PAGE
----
Songs of grammar and punctuation
Usually I review serious resources here and in the newsletter—books and other media that will help copyeditors do their jobs better, find work, or otherwise advance their careers.
But even copyeditors need some fun once in a while. In honor of May Day and in the spirit of spring festivals, today I review two lighter looks at our beloved language: Songs of Love and Grammar and Punctuation..?
Songs of Love and Grammar
You may be familiar with James Harbeck (@sesquiotic) from his blog Sesquiotica, which focuses on word-tasting notes. Harbeck’s new book, Songs of Love and Grammar, is a collection of poems about love and language, with a humorous twist.
Each poem not only plays with words but also encompasses a lesson in language. The poem is followed by a short note explaining the lesson. Lessons include usage of all of [this or that] instead of all [this or that], sentences starting with a conjunction, the ambiguity and commonality of misplaced modifiers, and more.
The book is divided into sections according to content:
- Unromantic interlude
The poems are a pleasure to read, structured with rhythm, meter, and rhyme, telling entertaining stories of people and language usage. From “Misplaced Apprehensions”:
Yesterday evening, dressing to go out,
my wife and I shared a sense of doubt.
Putting on her lipstick, I told my dear
that somehow something wasn’t clear.
Putting on my shirt, my wife told me
that she, too, felt uncertainty.
Swapping our clothes back helped us relax
and be more careful with our syntax.
For poetry and grammar lovers, this book is worth owning. You can order a copy at Lulu.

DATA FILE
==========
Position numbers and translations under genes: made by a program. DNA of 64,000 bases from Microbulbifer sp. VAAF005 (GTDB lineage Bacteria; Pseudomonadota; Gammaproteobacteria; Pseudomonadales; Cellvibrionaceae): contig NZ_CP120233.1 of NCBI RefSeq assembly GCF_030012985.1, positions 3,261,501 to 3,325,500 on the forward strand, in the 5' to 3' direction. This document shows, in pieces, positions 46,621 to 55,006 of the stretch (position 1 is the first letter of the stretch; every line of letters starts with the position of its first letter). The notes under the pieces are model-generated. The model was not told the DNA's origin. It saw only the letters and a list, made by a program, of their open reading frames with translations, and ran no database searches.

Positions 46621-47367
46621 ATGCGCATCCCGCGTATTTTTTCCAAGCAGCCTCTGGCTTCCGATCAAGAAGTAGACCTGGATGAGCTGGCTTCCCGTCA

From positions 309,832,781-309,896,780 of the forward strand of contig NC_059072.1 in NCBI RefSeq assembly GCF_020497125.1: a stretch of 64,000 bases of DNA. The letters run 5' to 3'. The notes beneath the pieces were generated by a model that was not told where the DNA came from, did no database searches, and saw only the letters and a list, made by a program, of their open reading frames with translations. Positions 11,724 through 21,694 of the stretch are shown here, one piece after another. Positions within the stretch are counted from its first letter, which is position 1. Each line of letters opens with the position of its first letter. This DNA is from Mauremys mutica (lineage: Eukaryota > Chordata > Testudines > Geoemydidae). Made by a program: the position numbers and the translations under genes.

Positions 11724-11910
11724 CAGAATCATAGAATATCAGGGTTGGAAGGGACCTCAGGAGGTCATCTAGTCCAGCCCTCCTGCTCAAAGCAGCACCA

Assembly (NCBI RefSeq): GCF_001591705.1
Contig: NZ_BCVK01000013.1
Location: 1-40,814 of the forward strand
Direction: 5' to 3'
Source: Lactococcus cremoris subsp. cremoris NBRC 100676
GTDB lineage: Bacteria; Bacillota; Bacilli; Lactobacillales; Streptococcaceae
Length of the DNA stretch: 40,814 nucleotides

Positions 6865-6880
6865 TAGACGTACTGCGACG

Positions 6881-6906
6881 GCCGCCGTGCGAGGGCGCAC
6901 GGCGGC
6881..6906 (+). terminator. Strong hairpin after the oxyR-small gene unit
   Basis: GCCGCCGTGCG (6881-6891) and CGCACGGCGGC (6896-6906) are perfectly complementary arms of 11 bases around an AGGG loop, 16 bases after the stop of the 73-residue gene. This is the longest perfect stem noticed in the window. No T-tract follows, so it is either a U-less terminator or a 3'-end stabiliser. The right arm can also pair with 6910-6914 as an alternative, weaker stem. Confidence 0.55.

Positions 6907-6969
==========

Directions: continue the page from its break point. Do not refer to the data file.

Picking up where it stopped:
The first thing you’ll notice about Punctuation..? by User design is the title itself. That’s not an ellipsis with the question mark, as I first thought was the case, but two periods. Sadly, the title hints at a problem with the book.
Punctuation..? is a basic guide to British punctuation. The text is straightforward, the rules easy to grasp, and the examples helpful. Hand-drawn artwork accompanies the rules, bringing the book to life:
The problem is that the book needs a copyedit, or at least a proofread. There were many punctuation mistakes in the text, which felt ironic, and there were several places where the text could have been smoothed out for a more enjoyable reading experience.
Except for the errors, this would be a good primer for the UK’s equivalent of junior high school students, ESL students, or anyone wanting to know the basics of British punctuation. However, until the errors are corrected, I’d pass on this one.
You can order Punctuation..? from one of the retailers listed on User design’s site.
Do you have a favorite resource you’d like me to review? Let me know!